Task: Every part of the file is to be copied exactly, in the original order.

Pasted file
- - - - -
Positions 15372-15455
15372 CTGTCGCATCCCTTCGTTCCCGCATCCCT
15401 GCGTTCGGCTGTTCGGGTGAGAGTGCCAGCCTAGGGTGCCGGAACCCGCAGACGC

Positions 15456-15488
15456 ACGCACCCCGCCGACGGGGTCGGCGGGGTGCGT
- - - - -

Positions 15372-15455
15372 CTGTCGCATCCCTTCGTTCCCGCATCCCT
15401 GCGTTCGGCTGTTCGGGTGAGAGTGCCAGCCTAGGGTGCCGGAACCCGCAGACGC

Positions 15456-15488
15456 ACGCACCCCGCCGACGGGGTCGGCGGGGTGCGT